Jul 23, 2019 | Updated: 09:13 AM EDT

Iridium's NEXT Satellite With NASA Will Have SpaceX Rocket To Launch Their Satellites

Feb 02, 2017 03:20 AM EST

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SpaceX: The Privately Funded Aerospace Company Founded By Elon Musk
(Photo : NASA via Getty Images) CAPE CANAVERAL, FL - APRIL 27: In this handout provided by the National Aeronautics and Space Administration (NASA), SpaceX's Falcon 9 rocket lifts off with Thales Alenia Space's TurkmenÄlem52E/MonacoSat satellite to a geosynchronous transfer orbit (GTO) on April 27, 2015 in Cape Canaveral, Florida.

It was just announced recently that with NASA's satellites, five of the Iridium NEXT satellites will have a ride together as they travel to space. It will be the return flight of the Space X's Falcon 9 after the reported anomaly during the 2016 launching of the first group of Iridium satellites into the low earth orbit.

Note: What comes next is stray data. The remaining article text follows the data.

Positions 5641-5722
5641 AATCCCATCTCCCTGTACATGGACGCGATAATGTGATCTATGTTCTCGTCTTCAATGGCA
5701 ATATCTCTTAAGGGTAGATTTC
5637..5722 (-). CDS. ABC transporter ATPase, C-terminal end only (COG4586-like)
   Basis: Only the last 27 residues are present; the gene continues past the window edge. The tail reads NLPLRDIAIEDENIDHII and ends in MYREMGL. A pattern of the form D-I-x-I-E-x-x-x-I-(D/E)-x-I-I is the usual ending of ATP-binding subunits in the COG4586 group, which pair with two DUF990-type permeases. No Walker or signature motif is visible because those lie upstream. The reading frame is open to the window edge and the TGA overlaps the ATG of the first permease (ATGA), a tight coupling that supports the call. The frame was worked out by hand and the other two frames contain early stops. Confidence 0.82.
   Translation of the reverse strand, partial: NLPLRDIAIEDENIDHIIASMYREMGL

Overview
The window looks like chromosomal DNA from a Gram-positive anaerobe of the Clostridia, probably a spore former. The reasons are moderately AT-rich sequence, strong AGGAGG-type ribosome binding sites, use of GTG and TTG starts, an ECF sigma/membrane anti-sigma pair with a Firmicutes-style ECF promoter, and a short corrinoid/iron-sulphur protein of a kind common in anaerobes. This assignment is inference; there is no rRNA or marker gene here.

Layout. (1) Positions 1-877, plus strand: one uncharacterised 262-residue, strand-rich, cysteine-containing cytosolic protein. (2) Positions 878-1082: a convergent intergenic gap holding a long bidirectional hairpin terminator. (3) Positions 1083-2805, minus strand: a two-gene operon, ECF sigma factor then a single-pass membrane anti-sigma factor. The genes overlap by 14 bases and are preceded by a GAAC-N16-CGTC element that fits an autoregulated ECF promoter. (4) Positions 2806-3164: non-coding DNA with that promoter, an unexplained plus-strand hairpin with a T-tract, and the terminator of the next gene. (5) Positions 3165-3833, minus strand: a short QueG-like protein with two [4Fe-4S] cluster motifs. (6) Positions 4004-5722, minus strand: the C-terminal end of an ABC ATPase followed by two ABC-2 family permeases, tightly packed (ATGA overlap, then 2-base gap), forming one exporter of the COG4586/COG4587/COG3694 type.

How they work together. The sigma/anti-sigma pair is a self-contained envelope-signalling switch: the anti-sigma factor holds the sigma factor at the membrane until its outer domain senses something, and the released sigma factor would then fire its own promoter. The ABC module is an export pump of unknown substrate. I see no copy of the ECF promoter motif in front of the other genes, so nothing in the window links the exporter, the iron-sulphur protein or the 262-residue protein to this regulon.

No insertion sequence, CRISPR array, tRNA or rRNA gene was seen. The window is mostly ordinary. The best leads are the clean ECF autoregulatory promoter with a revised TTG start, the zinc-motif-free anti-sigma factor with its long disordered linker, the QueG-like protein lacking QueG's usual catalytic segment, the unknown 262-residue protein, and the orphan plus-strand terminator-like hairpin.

Iridium and NASA will share the eighth and final launch of Iridium NEXT is for them to save much of its cost according to Mash Desch, CEO of Iridium. According to The Techportal, it is also the first ever shared ride mission to take place. Desch also added that the idea is such a great way to have an additional NEXT satellite in the orbit.

As reported in the Tech2, the launch is a part of the company's plan in creating a constellation of the satellites for telecommunications. Space X is already in an agreement to launch 70 of Iridium's NEXT satellites over seven launches. The first 10 of the satellites was launched in January that marked Space X's returning flight following its pad explosion in September.

The company's original plan was to launch 66 of its telecommunication satellites with 15 spares placing six in the orbit and nine of it in the ground. However, the recent announcement has increased the count of the orbit spare satellites by three which also means that there will be an increased total of NEXT satellites in orbit at the time that Space X has launched them all.

As for the satellite that will join the Iridium's NEXT satellite space travel is the Geosciences Gravity Recovery and the Climate Experiment Follow-On mission. It is a collaboration of NASA/GFZ German Research Centre that seeks to expand and replace the GRACE mission that was launched back in 2002 and still operating up to this day. Meanwhile, the next thing for Space X is the cargo supply mission that is on its tenth. The mission will be on the International Space Station with a schedule that is still subject to further confirmation.

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